An excerpt from a Saturday New York Times editorial:
The Clinton administration's decision to make methadonmore accessible to heroin users is a long-needed change in national policy.
Gen. Barry McCaffrey, head of the White House's Office of National Drug Control Policy, has proposed allowing physicians to administer methadone in their offices. Currently it is dispensed through clinics, limiting the number of people who can use this treatment. Only about 115,000 of the estimated 800,000 Americans addicted to opiates are participating in methadone maintenance programs.
Decades of experience have shown that methadone treatment is the most effective way to control heroin addiction. Methadone blunts the craving for the opiate, with substantial benefits to society. A federal study has found that those on methadone maintenance cut their heroin use by 70 percent and their criminal activity by 57 percent and increased their full-time employment by 24 percent.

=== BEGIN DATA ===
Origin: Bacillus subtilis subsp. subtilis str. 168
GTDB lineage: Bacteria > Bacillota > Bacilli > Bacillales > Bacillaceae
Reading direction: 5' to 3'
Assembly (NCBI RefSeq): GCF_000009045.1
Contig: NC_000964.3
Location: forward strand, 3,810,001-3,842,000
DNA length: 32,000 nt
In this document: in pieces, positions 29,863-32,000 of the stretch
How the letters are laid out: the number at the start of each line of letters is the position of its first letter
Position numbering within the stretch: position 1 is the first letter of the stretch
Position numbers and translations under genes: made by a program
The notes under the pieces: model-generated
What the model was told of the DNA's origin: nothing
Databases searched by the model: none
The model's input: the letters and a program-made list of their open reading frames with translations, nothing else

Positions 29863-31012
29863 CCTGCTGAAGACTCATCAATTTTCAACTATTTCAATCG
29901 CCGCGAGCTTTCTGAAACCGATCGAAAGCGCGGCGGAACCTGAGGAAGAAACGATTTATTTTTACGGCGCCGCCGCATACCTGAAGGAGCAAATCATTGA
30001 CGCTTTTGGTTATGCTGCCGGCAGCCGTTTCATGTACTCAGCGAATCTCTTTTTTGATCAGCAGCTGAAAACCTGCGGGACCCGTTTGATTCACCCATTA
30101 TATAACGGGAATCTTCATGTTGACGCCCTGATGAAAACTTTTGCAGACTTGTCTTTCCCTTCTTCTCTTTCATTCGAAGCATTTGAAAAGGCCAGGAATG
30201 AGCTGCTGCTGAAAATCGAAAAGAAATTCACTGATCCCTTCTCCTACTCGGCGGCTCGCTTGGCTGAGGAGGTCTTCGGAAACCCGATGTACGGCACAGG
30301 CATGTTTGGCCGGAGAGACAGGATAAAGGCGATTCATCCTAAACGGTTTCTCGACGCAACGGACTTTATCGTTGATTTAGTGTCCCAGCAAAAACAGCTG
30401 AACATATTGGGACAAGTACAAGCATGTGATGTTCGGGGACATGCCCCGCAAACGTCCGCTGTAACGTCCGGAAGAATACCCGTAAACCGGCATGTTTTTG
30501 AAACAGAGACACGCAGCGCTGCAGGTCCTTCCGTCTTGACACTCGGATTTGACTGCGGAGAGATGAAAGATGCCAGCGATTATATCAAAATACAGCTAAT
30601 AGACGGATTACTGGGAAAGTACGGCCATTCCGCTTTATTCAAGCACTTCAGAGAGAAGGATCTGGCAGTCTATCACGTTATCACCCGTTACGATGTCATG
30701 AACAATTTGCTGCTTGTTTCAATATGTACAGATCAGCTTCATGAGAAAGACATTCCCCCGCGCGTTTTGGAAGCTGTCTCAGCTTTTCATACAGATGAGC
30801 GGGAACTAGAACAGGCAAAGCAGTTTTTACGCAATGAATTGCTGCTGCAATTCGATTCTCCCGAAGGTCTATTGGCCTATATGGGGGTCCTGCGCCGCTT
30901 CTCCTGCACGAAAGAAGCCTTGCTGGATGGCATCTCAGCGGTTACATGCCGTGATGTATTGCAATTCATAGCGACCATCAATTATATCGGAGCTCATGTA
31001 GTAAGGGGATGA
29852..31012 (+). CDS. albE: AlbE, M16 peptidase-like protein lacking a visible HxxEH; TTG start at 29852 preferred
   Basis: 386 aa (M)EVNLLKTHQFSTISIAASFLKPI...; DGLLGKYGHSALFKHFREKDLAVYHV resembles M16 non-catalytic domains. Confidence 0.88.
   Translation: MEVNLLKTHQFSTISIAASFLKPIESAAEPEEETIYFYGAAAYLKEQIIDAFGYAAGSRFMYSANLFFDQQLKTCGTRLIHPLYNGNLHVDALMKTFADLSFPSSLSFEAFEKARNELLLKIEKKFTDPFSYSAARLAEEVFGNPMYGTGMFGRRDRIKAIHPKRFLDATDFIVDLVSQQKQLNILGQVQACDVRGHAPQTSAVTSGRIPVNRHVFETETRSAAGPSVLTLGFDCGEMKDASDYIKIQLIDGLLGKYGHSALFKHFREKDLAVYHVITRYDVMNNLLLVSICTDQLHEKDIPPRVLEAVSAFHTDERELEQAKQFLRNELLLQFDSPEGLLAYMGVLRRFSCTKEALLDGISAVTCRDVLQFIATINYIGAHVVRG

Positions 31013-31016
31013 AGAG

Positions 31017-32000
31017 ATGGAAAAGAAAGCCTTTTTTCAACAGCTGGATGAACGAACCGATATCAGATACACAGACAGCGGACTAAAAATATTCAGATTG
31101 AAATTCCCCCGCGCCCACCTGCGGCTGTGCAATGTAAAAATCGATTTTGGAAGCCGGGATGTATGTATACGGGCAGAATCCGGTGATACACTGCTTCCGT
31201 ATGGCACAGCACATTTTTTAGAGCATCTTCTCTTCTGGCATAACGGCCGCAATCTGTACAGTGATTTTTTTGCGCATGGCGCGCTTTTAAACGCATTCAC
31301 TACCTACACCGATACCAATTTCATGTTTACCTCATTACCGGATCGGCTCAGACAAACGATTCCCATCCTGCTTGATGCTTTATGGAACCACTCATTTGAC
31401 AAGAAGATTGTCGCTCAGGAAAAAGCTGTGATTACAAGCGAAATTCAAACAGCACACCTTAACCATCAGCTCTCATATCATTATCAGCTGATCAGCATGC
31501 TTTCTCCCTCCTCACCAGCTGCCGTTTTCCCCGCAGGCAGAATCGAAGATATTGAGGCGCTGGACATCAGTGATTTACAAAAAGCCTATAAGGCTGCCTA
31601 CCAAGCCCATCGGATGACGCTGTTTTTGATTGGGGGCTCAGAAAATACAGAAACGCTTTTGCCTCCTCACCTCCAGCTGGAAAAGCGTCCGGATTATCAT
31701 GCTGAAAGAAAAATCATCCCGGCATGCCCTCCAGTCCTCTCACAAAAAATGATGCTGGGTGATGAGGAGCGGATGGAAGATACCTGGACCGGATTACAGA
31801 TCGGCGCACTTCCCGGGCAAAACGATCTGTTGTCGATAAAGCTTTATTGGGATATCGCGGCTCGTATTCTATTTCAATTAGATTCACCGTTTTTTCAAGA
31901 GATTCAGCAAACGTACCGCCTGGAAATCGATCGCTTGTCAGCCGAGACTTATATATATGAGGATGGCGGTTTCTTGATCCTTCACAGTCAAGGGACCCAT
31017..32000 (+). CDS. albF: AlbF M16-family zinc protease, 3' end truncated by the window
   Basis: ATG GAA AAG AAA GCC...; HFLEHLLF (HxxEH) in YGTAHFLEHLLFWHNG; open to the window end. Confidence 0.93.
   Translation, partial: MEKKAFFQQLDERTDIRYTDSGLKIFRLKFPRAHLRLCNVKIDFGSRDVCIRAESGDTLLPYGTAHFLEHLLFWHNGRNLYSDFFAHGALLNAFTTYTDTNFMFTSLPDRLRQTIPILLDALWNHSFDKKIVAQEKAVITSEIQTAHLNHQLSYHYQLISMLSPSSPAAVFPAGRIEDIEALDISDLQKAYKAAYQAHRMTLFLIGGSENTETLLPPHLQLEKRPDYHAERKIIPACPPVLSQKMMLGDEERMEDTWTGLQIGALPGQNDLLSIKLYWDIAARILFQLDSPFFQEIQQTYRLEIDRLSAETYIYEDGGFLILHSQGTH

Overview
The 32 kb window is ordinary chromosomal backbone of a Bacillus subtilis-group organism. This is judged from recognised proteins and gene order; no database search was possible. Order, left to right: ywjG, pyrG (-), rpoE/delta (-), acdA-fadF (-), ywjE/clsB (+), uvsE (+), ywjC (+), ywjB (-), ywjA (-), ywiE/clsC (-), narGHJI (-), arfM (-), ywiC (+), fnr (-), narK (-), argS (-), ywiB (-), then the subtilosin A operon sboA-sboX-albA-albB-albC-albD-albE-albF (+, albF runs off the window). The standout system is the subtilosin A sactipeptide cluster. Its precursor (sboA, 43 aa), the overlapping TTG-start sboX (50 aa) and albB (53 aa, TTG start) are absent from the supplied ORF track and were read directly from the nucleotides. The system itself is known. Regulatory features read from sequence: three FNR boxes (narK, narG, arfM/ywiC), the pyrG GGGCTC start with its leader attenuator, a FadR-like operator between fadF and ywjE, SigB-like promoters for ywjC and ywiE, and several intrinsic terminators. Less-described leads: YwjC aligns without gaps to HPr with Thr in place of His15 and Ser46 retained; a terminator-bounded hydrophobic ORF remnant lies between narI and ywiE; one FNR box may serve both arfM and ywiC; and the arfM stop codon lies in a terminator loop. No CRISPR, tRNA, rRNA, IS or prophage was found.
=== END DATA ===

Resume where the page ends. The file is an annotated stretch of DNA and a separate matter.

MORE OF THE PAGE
Scientific panels convened by the National Institutes of Health and the National Academy of Sciences have all recommended that government regulations be eased so that more people can benefit from methadone.
Yet ignorance and prejudice persist. Several states ban methadone programs despite clear evidence of their effectiveness.
No single approach works for every addict, but methadone, when properly administered and coupled with counseling, has helped thousands reclaim their lives. Under the new national policy, many more addicts might do the same.
Pub Date: 10/06/98